Against my better judgment, sometime back, I let the company representative talk to my client at a mediation. I am always interested in trying something different. The employer suggested the company rep talk directly to my client, the employee who had sued that company. Always interested in trying something different, I thought, “let’s give it a try.” The meeting did not last long. After just a few minutes, the representative started pointing out all the things the plaintiff should have done differently: she should have called the HR hotline, she should have done this, she should have done that. He was blaming the victim.

We see that blaming the victim thinking when former Director of the FBI explains a difficult meeting with Pres. Trump. The President asked him to let up on the Flynn investigation. Mike Flynn, he assured the Director, was a “good guy.” So, when Director Comey testified to the Senate last week, he was asked several times why he did not prevent that one-on-one meeting? Why didn’t he insist on someone staying in the room? Dir. Comey is a big, tough guy, after all.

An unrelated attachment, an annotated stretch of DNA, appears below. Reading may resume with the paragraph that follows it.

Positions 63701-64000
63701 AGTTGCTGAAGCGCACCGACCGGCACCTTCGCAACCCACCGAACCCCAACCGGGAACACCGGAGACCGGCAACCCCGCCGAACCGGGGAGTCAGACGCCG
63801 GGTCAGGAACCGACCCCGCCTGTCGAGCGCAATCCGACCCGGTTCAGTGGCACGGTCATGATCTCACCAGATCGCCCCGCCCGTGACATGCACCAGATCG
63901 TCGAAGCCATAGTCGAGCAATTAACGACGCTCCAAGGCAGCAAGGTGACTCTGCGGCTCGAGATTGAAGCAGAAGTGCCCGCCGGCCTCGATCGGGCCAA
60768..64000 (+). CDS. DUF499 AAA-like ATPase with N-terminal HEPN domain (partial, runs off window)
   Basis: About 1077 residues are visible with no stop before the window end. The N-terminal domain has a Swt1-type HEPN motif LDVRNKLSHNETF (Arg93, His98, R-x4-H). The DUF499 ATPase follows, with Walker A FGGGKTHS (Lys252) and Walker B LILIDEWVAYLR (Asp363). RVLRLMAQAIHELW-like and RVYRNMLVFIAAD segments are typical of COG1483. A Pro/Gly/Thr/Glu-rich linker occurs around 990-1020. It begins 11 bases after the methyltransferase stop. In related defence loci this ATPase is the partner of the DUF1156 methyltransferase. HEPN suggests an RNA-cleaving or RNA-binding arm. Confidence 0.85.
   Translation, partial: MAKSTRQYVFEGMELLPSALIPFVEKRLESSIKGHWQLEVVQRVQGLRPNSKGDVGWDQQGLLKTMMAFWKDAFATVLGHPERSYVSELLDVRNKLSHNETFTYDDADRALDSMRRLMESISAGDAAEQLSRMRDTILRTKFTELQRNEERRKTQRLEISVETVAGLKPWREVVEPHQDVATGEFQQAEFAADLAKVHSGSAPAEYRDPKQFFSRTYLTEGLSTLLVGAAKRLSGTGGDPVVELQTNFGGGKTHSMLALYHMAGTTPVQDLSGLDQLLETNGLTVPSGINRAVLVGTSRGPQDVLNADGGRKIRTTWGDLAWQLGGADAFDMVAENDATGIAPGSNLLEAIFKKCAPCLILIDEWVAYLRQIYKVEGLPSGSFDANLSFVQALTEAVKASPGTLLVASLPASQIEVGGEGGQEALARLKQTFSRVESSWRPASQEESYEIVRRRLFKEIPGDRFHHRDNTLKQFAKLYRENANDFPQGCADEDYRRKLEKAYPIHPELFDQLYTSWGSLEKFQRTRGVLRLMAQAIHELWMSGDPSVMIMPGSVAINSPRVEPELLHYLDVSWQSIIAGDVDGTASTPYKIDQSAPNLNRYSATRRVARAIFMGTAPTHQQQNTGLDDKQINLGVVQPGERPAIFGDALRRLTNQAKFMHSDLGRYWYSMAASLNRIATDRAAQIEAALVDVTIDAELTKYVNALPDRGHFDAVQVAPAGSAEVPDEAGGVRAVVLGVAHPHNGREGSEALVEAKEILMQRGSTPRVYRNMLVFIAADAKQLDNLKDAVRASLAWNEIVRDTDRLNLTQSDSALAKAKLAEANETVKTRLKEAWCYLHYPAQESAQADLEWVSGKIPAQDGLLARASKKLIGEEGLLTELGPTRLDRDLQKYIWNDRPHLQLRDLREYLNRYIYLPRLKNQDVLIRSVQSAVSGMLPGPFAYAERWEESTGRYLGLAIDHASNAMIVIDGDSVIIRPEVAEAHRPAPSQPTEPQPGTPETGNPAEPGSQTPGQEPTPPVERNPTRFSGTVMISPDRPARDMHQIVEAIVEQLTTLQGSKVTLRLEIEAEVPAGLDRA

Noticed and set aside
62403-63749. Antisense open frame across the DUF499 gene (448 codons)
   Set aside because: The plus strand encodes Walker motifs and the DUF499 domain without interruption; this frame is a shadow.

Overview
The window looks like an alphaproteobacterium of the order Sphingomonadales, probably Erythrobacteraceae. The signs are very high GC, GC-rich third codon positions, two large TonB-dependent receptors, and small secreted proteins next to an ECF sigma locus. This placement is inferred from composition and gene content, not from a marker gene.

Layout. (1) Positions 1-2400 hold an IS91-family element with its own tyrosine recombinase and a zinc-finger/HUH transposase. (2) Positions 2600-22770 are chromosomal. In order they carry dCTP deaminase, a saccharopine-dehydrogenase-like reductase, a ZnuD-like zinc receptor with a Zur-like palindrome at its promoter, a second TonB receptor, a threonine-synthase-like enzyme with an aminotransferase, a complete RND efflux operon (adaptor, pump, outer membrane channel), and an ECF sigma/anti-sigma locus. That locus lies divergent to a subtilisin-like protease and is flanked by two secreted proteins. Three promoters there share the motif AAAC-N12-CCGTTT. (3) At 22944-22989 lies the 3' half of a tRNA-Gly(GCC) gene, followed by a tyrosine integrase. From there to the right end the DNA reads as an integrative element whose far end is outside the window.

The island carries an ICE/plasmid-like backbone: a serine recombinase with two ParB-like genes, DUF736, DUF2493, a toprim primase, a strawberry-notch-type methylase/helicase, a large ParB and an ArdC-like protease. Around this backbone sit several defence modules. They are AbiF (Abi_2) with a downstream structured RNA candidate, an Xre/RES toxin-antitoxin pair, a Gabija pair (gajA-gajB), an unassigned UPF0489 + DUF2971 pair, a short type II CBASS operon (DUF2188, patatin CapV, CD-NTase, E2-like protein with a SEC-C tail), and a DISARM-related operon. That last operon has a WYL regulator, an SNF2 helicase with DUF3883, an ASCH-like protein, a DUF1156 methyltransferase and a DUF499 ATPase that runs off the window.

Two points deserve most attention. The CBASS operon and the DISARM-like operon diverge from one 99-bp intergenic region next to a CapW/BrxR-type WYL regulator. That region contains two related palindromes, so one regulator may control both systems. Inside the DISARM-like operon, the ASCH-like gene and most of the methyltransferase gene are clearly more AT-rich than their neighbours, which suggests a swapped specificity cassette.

Pres. Trump placed Director Comey in an untenable position. Mr. Comey did not arrange the meeting. He was not the supervisor. He was still new to working with a new president. Like my client, the victim of extended harassment, she was not the boss. She wanted to make a difficult relationship with her boss work. She did talk to HR, but did not call the HR hotline. She tried to resolve her problems with her boss as quietly as possible. She hoped to save her job, not end it. As did Director Comey.

The Director was honest. He said he was a coward. Maybe, he would handle it differently if there was another such meeting with the president. All victims of an overbearing boss try to make it work. And, all victims of an overbearing boss shrink from the challenge, at first.